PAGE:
Ken Kalthoff, NBC 5 News
There's encouraging news in the battle against West Nile virus, experts say it appears the North Texas outbreak may have peaked, but it's not over.
An encouraging reduction in the number of infected mosquitoes indicates the North Texas West Nile virus outbreak may have peaked, state and federal experts said Wednesday.
"It does look like there are some positive indicators in some parts of the state that we may have seen and especially in the North Texas area," Texas Health Commissioner Dr. David Lakey said.
In July and August, about 50 percent of mosquito samples tested positive for the disease, but that number is down to 6 percent in Dallas County after aerial mosquito spraying completed last month, he said.
The numbers amount to a 93 percent reduction in infected mosquitoes in areas where insecticide was applied from the air on two consecutive nights.
The experts said the reduction was lower in areas of North Dallas, the Park Cities and Richardson, where weather interrupted spraying for several days, but they could not say yet how much lower.
Dr. Lyle Petersen, of the U.S. Centers for Disease Control and Prevention, said it could take several weeks to provide conclusive results for those areas.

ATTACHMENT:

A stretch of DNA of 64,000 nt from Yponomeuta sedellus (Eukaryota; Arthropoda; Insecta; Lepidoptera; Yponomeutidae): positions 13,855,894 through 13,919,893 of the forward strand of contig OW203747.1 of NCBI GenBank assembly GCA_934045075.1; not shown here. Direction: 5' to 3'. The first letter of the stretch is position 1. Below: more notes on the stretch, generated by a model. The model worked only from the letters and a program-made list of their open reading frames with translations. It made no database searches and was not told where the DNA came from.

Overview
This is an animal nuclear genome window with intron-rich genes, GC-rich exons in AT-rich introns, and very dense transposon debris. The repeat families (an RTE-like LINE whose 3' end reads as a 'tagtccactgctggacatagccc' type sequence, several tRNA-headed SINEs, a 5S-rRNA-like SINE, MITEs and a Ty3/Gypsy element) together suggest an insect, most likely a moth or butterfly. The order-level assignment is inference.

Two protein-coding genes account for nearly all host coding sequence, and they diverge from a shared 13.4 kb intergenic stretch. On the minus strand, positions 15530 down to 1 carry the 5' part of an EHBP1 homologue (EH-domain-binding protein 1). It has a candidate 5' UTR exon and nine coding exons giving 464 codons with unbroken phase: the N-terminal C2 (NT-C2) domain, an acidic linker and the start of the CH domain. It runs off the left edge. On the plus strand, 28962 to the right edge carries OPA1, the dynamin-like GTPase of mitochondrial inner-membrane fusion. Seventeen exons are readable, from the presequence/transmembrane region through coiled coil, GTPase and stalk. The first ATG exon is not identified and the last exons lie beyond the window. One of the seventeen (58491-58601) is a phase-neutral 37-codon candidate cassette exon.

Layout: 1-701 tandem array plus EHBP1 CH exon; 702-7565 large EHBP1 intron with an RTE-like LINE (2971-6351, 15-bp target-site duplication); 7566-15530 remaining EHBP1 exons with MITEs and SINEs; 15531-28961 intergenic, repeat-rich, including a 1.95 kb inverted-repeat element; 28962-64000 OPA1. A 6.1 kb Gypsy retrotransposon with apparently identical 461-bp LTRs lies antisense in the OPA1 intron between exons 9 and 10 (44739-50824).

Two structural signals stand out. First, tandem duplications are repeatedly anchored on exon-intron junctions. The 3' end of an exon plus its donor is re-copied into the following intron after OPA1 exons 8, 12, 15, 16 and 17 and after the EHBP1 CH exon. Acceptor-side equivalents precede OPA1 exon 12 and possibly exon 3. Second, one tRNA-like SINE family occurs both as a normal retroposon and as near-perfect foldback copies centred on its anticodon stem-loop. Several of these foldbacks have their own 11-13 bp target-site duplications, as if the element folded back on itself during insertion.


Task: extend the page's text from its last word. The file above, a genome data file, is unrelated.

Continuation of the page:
"It's going to take a while to sort out, because many of these areas were sprayed at different times, sometimes using truck-mounted spraying, sometimes not," he said.
The city of Richardson was divided, with areas west of Central Expressway that were not sprayed on consecutive nights, while areas east of it were.
But Richardson Health Director Bill Alsup said the city’s latest mosquito trap samples show no infected inspects anywhere for the first time all summer.
"That was the whole point of the aerial spraying, to break the cycle of the spread of the disease, and it appears, at this point, it was a success in that regard," he said.
Richardson will continue occasional ground spraying to kill mosquitoes, including on Wednesday night in a neighborhood where a new human case of West Nile virus has been reported.
"Just because we've had a reduction in the mosquito population for the time being doesn't mean all the mosquitoes are gone," Alsup said. "It's incumbent on us as public health officials to do what we can to continue to monitor the mosquito population and control it as best we can based on our observation."
Lakey said the number of West Nile virus deaths statewide rose to 40 this week and the number of human cases rose to 1013.
"As of this week, this is the worst year ever for West Nile in the state of Texas, but we are starting to see some encouraging signs," he said.